Tens of thousands of NI people could be left blind by age-related eye problems, claims charity
Northern Ireland could face a blindness epidemic with tens of thousands losing their sight, a new report warns.
The Macular Society report calls for more investment in research into Age-related Macular Degeneration (AMD) - the biggest cause of blindness here.
Some 15,000 people in Northern Ireland suffer from the condition - which affects the central part of the retina called the macula - out of an estimated 600,000 across the UK.
But with an increasing ageing population, this figure is expected to more than double to 1.3 million by 2050 - the equivalent of 400 new cases every day, according to the report.
The report highlights the fact that just £6m out of the total £22.7m spent on eye disease medical research in 2014 was allocated to AMD, which is currently incurable and largely untreatable.
It calls for more funding to be allocated to scientific research to find better treatments and, ultimately, a cure for AMD.
Karen Toogood, the Macular Society's Northern Ireland regional manager, described it as an "urgent public health issue".
"Unless strong action is taken right away, we will be facing an epidemic in the decades to come," she said.
"AMD is almost as prevalent as dementia and represents a huge cost, care and societal burden, yet it does not receive a level of research funding proportionate to its impact.
"Alongside the devastating personal consequences of sight loss, AMD costs the UK £1.6bn annually.
"The drug costs alone are now more than £200m a year and the number of people with AMD is expected to double by 2050."
The report - Age-related Macular Degeneration: collaborating to find a cure - has been backed by nine eye experts from Northern Ireland, including Usha Chakravarthy, Professor of Ophthalmology and Vision Sciences at Queen's University, Belfast.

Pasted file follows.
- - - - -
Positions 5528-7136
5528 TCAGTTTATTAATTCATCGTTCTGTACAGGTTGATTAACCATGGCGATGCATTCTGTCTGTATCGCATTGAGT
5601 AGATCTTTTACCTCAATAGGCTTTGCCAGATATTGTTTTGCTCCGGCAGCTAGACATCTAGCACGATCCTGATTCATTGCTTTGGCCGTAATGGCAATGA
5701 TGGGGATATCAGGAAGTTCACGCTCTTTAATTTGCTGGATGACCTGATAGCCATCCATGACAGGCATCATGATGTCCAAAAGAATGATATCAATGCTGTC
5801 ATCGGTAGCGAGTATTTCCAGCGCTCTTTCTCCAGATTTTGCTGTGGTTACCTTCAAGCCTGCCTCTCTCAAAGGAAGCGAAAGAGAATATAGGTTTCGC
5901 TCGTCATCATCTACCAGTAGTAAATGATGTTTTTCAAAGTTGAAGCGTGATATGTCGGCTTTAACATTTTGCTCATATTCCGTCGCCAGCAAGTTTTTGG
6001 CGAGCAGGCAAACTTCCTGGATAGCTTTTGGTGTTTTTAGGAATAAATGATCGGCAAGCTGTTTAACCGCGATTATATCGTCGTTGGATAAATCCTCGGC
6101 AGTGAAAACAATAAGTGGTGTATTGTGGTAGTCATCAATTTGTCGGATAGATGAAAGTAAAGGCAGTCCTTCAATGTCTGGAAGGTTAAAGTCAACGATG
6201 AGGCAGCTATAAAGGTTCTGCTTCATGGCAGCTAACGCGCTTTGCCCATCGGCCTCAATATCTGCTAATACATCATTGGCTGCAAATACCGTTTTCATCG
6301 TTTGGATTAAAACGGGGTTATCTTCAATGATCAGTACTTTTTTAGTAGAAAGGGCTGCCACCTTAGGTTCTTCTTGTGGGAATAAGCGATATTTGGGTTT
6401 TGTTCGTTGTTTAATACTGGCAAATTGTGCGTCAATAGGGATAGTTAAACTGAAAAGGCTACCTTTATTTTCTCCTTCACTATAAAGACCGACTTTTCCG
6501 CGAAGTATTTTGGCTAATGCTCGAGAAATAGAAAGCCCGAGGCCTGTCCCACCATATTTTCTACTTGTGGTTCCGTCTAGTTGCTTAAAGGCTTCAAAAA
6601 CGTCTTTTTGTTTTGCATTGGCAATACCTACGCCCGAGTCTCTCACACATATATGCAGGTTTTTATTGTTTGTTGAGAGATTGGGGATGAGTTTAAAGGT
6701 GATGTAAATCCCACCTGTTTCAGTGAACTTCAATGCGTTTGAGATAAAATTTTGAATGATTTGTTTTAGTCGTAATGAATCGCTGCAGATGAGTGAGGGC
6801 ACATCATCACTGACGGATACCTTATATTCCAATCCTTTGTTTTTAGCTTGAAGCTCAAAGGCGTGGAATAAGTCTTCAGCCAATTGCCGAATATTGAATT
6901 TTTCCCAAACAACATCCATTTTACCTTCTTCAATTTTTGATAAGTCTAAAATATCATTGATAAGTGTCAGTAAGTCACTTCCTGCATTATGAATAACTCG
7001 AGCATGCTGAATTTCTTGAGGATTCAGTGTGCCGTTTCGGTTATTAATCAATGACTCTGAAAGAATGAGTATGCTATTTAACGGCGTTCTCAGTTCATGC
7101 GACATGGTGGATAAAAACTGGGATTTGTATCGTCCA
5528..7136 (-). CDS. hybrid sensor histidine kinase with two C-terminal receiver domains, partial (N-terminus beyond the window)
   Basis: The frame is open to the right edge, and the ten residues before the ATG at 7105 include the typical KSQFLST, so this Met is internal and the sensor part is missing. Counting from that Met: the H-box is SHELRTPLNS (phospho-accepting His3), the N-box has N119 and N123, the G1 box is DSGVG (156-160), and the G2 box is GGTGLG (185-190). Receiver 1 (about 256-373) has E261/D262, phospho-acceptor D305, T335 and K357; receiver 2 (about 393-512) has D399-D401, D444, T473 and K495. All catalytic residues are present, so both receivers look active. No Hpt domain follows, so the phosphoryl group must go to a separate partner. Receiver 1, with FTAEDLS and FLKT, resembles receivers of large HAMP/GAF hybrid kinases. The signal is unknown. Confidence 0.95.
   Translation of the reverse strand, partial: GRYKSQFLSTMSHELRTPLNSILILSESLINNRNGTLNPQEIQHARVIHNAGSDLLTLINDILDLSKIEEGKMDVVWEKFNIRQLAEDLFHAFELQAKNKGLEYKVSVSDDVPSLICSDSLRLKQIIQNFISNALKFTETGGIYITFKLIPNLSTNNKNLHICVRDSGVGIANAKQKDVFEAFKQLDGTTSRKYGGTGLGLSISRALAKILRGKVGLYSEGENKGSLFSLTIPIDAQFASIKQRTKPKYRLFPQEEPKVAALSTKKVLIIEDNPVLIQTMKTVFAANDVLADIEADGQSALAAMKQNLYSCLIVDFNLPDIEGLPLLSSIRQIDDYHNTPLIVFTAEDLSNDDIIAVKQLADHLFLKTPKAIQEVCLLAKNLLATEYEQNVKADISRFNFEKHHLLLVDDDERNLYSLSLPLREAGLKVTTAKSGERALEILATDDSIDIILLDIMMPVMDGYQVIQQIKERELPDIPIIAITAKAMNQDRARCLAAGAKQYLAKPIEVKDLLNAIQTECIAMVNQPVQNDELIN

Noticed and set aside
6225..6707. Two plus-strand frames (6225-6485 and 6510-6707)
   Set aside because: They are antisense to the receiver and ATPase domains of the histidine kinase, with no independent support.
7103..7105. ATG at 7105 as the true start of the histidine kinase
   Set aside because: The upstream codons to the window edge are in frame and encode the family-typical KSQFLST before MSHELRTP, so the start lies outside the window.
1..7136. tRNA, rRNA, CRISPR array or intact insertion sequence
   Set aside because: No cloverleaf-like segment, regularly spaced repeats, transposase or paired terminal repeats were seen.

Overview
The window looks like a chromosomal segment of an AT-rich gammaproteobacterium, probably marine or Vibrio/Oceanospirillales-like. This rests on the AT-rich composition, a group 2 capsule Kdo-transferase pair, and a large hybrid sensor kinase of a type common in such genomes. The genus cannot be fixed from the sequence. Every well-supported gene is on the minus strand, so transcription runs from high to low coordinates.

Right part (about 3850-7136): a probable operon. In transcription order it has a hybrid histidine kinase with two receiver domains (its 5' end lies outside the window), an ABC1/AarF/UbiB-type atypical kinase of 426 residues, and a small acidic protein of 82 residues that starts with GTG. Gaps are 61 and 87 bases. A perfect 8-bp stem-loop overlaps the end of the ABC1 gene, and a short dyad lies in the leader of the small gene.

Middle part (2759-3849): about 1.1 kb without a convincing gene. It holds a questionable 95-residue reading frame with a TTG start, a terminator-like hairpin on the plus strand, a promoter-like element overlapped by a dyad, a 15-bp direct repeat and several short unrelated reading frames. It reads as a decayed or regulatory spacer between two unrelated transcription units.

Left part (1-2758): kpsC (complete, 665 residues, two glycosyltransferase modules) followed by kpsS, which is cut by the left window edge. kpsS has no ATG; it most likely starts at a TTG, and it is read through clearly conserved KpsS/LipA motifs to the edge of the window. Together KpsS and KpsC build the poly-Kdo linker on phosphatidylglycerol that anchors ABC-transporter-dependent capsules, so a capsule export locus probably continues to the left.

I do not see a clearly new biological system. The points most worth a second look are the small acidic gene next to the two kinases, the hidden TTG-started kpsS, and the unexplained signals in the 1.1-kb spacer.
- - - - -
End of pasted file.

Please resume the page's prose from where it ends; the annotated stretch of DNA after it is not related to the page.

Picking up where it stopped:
She said: "I wish the Macular Society every success with its campaign to increase funding for robust scientific research into the prevention and treatment of sight loss.
"The society has been at the forefront of this area of work for many years, which has helped improve the lives of people in the UK who have macular disorders."
The report recommends bringing researchers together in a unified approach to AMD research, and securing a new funding model to support it.
Elaine Orwin, from Bangor, Co Down, knows more than most about the devastating effects of the condition, which can leave people unable to drive, read or see faces. As a young child, she was diagnosed with Juvenile Macular Dystrophy - a form of macular degeneration that affects young people.
"When I was four my mum noticed that I was holding things very closely and suspected there was something wrong with my sight," she told the Belfast Telegraph.
Elaine added: "So my parents took me to the hospital, where I was diagnosed with macular degeneration which is hereditary on my father's side." Over the years, Elaine's sight continued to deteriorate.
"By the age of 11 I was unable to see people's faces, which as you can imagine is very difficult socially.
"But I just got on with things and became a teacher, teaching for 25 years."
However, aged 47, Elaine's sight got so bad that she was forced to give up her career, after following the advice of her GP.
"It was then I realised just how stressed I had been, even by what seemed to be the smallest thing, such as sitting in the staff room and not recognising people's faces," she said.
Elaine (54) now runs a support group in Bangor where members share their experiences.
Problems range from the loss of independence that comes from being unable to leave the house alone or giving up driving to being unable to cook or use kitchen utensils safely.
"But the main factor is identifying people," she said. "It's so frightening when you can't see people's expressions or identify friends. Many people don't want to go into social groups."
As well as helping to find a cure, it is also hoped the charity's campaign will encourage more people to get their eyes checked to increase early detection.
"If you notice a little difference in your sight - for example a little wavy line or blurriness - don't ignore it and make sure that you see to it as soon as you can," added Elaine.